Funeral services and visitation have been set for Randy Tucker.  St. Paul’s Episcopal Church, West 7
and Pine Street, where services will be held at 3:30 p.m. on Thursday, April 24. Please use street parking and parking garages nearby. A visitation will  be at Girls Preparatory School on Wednesday, April 23, from 5-8 p.m.

In lieu of flowers, donations made be made to the Randy Tucker Memorial Scholarship Fund, in care of Girls Preparatory School.

Burial will be in the Chattanooga National Cemetery at a later date with military honors.)

Tuesday marked a somber day on the campus of Girls Preparatory School where more than 600 students, faculty and staff mourn the loss of their former leader.

Randy Tucker recently retired after serving as headmaster at the school for more than 25 years. Tucker died Monday when his car flipped on I-75 in Bradley County.

GPS held an assembly Tuesday for their students grades 6-12 as the community comes to grips with the sudden loss.

"He was a people person," said History Instructor Glen Vey. "When he came into the room, he commanded the room and you just couldn't avoid him. He was just that type of powerful personality."

READ MORE | Former GPS headmaster Randy Tucker killed in auto accident

History Instructor Glen Vey was one of Randy Tucker's first hires 26 years ago. As headmaster for the city's only all-girls private school, Vey said Tucker leaves a legacy as a visionary pioneer in education.

"He had a vision of what education could be unlike anything I've ever seen before," Vey said.

Almost 600 students wore all white Tuesday to honor Mr. Tucker, or "RT" as some would affectionately call him. And on
social media
, thoughts from former students began pouring in from women across the country.

"Just scrolling through Facebook, Instagram and Twitter, every single post is just about how Mr. Tucker impacted their life. I didn't realize how he was so close to literally every single student that passed through GPS," said Senior Taylor Walden.

GPS Senior Taylor Walden said everyone is upset over the sudden loss. For the past year, Tucker had served as interim head at Nashville's Battle Ground Academy. But Walden said he never really let go of GPS. He'd attend some of her soccer games and was planning on going to GPS graduation in May.

"I'll always remember him as more than a headmaster. He was just the sweetest man I think I'll ever meet and I'll always remember him by it," Walden said.

When he retired last summer, Randy Tucker promised to always be the school's servant. And more than 25 years, he was more than just the face of GPS, he was a second father to thousands of girls.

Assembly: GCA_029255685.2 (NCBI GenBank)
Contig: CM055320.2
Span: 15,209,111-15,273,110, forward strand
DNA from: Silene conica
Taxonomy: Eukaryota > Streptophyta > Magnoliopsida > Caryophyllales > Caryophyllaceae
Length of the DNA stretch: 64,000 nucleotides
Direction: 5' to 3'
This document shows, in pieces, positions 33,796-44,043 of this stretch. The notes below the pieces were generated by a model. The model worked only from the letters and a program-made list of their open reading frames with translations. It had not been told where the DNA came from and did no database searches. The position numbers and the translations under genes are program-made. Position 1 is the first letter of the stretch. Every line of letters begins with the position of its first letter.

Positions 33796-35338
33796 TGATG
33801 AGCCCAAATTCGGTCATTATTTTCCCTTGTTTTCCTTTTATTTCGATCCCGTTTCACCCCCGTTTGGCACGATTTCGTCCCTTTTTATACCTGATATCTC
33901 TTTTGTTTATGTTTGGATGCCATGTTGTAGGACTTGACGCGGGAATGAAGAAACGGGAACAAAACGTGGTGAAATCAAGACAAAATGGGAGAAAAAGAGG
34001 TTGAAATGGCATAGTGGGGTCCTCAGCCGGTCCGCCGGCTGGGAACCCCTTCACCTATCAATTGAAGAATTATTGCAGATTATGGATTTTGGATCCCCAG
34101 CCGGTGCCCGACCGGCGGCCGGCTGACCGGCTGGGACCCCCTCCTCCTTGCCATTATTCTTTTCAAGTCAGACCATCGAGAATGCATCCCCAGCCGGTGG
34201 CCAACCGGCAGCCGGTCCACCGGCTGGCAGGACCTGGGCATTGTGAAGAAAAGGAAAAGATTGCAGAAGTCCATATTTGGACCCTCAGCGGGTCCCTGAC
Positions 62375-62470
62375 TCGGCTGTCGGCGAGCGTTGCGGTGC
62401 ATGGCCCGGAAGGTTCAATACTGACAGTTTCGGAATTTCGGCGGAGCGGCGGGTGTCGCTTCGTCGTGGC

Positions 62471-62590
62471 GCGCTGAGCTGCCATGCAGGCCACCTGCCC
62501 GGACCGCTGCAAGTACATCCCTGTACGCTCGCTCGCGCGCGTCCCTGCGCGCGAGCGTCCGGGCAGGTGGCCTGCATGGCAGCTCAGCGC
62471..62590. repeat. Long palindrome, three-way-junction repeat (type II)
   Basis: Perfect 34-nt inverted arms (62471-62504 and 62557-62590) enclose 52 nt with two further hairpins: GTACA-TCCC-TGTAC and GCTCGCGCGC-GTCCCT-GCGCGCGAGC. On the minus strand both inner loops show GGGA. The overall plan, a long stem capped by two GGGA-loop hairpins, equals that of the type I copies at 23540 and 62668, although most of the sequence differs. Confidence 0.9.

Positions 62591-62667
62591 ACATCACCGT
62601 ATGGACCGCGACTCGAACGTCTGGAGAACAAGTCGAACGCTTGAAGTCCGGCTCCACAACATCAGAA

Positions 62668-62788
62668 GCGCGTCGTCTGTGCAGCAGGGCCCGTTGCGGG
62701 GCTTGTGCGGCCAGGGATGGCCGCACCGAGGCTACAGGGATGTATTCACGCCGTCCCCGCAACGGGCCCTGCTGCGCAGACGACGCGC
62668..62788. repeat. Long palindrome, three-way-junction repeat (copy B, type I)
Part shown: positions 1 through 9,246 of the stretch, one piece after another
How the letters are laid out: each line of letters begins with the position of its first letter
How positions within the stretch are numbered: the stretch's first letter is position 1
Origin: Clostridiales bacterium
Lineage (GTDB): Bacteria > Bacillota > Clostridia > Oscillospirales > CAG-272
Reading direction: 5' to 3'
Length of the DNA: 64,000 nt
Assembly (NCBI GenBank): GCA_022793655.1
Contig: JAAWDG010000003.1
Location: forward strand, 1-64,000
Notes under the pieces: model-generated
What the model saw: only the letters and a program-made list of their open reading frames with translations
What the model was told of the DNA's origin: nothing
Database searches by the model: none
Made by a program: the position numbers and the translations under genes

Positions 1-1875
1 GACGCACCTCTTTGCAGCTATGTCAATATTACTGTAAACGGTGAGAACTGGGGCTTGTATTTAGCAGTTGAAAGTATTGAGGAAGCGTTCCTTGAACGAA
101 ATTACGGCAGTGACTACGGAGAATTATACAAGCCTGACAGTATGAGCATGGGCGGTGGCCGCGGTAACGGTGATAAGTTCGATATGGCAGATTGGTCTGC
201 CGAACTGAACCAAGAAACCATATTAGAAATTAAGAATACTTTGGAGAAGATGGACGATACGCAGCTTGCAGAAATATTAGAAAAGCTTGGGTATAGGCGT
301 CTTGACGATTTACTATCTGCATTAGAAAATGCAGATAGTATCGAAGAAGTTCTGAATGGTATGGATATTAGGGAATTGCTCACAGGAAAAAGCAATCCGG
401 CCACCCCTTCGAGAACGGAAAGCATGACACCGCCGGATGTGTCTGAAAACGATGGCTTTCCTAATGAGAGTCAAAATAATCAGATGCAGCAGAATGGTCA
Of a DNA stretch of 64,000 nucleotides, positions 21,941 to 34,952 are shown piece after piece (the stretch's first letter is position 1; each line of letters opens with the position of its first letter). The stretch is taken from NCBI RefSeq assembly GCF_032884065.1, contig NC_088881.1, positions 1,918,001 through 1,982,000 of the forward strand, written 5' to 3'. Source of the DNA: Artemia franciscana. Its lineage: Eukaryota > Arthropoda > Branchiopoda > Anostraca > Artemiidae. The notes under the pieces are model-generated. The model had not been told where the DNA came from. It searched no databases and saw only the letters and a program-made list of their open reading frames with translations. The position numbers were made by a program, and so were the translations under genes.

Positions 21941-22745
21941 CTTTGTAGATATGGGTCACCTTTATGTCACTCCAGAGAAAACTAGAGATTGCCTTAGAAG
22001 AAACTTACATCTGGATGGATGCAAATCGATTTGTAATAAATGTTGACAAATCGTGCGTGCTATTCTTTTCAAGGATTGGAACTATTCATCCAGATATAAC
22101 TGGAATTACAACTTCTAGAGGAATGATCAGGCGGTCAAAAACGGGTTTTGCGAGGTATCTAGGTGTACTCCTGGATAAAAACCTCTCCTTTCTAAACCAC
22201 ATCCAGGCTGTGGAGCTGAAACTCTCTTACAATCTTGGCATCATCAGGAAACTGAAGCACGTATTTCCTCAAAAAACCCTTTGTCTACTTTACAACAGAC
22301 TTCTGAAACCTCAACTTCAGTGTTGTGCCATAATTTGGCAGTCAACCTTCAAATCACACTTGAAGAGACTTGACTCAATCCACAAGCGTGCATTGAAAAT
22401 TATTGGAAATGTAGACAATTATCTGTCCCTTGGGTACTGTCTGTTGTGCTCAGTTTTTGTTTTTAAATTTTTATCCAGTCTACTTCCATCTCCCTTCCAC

Tucker leaves behind a wife and two children. Tucker's son, Trey, is on the faculty of McCallie School.

McCallie Headmaster Kirk Walker said:
"Randy Tucker was a great educator who had a remarkable tenure at GPS. I feel privileged to have worked with him as part of the coordinate program our two schools shared. He was a tremendous spokesperson for girls' education. I will miss his friendship and his insights."

Baylor Headmaster Scott Wilson said:
"Baylor enjoyed a positive relationship with GPS during the past several years because Randy Tucker allowed it to happen. Baylor will find the right way to extend our sympathies to the Tucker and GPS families."

GPS said several local schools provided counselors Tuesday. No word on any funeral arrangements.

Here is the obituary for Randy Tucker:

Beloved educator, administrator and community leader Stanley Randolph Tucker, Jr., died on Monday, April 21, 2014 from injuries sustained in an automobile accident.

Randy Tucker was born on Dec. 3, 1944, in Jacksonville, Fl., to Adelaide Candler Tucker and Stanley Randolph Tucker, Sr.

Randy was a true lover of the sea. A fearless pusher of boundaries from an early age, the renowned educator often skipped his high school classes to surf, ever hopeful of catching the perfect wave. His passion for surfing garnered some of the earliest of his many laurels as he was inducted into the Jacksonville Surfers Hall of Fame and was the first East Coast surfer to be featured in
Surfer Magazine

Randy was ordered to report for duty in the Vietnam War on Dec. 25, 1968, but familial love impacted his refusal to leave for war on Christmas Day. So sure it would be his last Christmas, Randy went AWOL, but shortly thereafter, sold every possession and gave the money to his mother. He went down to the sea and surfed the entire night before reporting for duty. This gave the peace and resolve that, though he was not in agreement with war’s principles, he would indeed serve the country he loved.